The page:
By Ilias Karagiannis
A word, a picture, a voice from the past can lift waves of memories like a loud gust of air. Memories of the past overwhelm your existence, especially when Christmas approaches.
Traditionally, they are periods of reviews and new goals that keep you afloat like a plank keeps afloat the castaway. Joy and sadness dance passionately within you, especially if you are far from the place where you grew up.
Your roots, which even in difficult times are the ones that keep you strong in the face of life’s difficulties.
This strange Christmas of 2021, where the pandemic remains an invisible threat and continues to undermine our joy, The Greek Herald wanted to talk with two Greek Australians, who live permanently in Athens and to reminisce with them the Christmas of their childhood.
Author Arthur Antonopoulos and Vice President of the Australian Parthenon Committee, Elly Symons. Both grew up in Melbourne and now live in Athens.
They will spend the festive days of 2021 in Greece.
Their memories of those days will be familiar to most of our readers as well. A piece of pure joy…
“What we ask for at Christmas is to return to our childhood”
Games, walks on the beach, cricket, songs, childhood years in Clayton. These were the ingredients of happiness for author, Arthur Antonopoulos, who recently made his literary debut with the book “Dark Athens”.
Arthur spoke to The Greek Herald about the Christmas season and his childhood memories of Melbourne.
“Christmas in Melbourne has always meant three things to me. Walks on the beach of St Kilda, a nice gift from our parents (we shared it with my brother) and cricket on the streets of our neighborhood.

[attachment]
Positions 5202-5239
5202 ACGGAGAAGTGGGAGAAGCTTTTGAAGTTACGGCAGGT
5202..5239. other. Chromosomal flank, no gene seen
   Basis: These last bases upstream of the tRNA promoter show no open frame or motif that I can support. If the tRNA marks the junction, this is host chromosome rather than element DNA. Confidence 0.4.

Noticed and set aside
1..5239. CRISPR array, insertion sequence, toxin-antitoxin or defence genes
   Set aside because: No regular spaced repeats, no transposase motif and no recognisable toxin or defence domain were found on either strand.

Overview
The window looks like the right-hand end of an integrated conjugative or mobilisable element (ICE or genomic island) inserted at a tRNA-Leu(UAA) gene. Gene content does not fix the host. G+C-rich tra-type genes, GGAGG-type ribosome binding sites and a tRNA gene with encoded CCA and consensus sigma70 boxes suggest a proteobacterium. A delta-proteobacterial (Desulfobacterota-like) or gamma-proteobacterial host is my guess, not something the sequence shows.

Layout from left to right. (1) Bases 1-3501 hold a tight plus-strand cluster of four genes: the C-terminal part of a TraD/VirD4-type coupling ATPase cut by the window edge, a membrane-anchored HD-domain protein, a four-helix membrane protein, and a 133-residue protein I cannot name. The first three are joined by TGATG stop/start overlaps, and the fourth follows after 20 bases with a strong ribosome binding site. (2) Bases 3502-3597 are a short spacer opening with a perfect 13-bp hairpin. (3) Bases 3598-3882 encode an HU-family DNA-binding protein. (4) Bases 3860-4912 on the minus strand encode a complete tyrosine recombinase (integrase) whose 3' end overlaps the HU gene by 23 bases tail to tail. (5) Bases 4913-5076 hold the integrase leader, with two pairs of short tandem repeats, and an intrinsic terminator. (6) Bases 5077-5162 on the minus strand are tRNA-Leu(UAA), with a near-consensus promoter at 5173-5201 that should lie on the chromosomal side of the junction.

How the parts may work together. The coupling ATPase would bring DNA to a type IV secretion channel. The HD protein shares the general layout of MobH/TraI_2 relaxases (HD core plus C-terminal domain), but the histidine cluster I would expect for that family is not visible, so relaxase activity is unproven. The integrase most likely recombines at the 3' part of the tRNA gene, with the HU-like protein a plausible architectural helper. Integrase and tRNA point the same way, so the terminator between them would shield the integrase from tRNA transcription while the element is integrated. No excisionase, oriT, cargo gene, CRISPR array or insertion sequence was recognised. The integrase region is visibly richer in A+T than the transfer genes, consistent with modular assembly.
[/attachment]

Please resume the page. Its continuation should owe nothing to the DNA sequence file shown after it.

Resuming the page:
“The beaches in Melbourne do not compare with those in Greece. The sea was clean but there was no ‘beach culture’, ie sunbeds everywhere, beach bars with music and panic from people.
“One of the most favourite gifts I remember receiving, was a black tape recorder with 2 slots. To us it meant only one thing. We could copy music and make mix-tapes!
“The team cricket games on the streets of my neighbourhood, Clayton, are also one of the coolest memories I have from my childhood. We were gathering together and we were almost all children of immigrants. My best friend was from Sri Lanka, others from Vietnam, Italy, Poland, Mauritania, etc. We were united by the game and Dean Jones”, says Arthur Antonopoulos.
From the Christmas heatwave in Melbourne, the Greek-Australian has arrived in the mother land, where the cold, as he says, is … “bitter”.
“No matter how many years pass, the snow and the cold weather during Christmas is something that I can not easily accept. I have associated this day with heat and picnics on the beach or the countryside. Oh, and definitely ice cream!
“In Gortynia, where dad comes from, I first heard the word “tsouhteros – potty”. It was so cold on my first Christmas in Greece. But I don’t mind it anymore because I have found the solution and I return to Melbourne at Christmas to celebrate it under the right circumstances”, he tells us laughing.
Today, if he could have the choice of where he would prefer to spend his Christmas where would it be?